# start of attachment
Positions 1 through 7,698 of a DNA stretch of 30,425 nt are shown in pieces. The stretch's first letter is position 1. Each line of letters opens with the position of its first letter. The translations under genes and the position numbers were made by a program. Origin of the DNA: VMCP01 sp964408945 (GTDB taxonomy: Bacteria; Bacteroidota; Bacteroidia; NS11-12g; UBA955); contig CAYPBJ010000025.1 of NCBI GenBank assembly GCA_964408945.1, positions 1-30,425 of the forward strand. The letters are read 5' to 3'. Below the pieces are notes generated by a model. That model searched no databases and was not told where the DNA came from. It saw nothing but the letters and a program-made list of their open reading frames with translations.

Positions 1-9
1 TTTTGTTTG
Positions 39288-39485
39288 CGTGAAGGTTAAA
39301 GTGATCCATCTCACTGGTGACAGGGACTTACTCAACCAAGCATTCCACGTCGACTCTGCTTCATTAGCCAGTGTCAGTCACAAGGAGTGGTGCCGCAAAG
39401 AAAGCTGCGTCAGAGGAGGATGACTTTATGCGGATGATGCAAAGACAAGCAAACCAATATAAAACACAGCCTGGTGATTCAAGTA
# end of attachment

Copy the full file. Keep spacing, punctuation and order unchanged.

Positions 1 through 7,698 of a DNA stretch of 30,425 nt are shown in pieces. The stretch's first letter is position 1. Each line of letters opens with the position of its first letter. The translations under genes and the position numbers were made by a program. Origin of the DNA: VMCP01 sp964408945 (GTDB taxonomy: Bacteria; Bacteroidota; Bacteroidia; NS11-12g; UBA955); contig CAYPBJ010000025.1 of NCBI GenBank assembly GCA_964408945.1, positions 1-30,425 of the forward strand. The letters are read 5' to 3'. Below the pieces are notes generated by a model. That model searched no databases and was not told where the DNA came from. It saw nothing but the letters and a program-made list of their open reading frames with translations.

Positions 1-9
1 TTTTGTTTG
Positions 39288-39485
39288 CGTGAAGGTTAAA
39301 GTGATCCATCTCACTGGTGACAGGGACTTACTCAACCAAGCATTCCACGTCGACTCTGCTTCATTAGCCAGTGTCAGTCACAAGGAGTGGTGCCGCAAAG
39401 AAAGCTGCGTCAGAGGAGGATGACTTTATGCGGATGATGCAAAGACAAGCAAACCAATATAAAACACAGCCTGGTGATTCAAGTA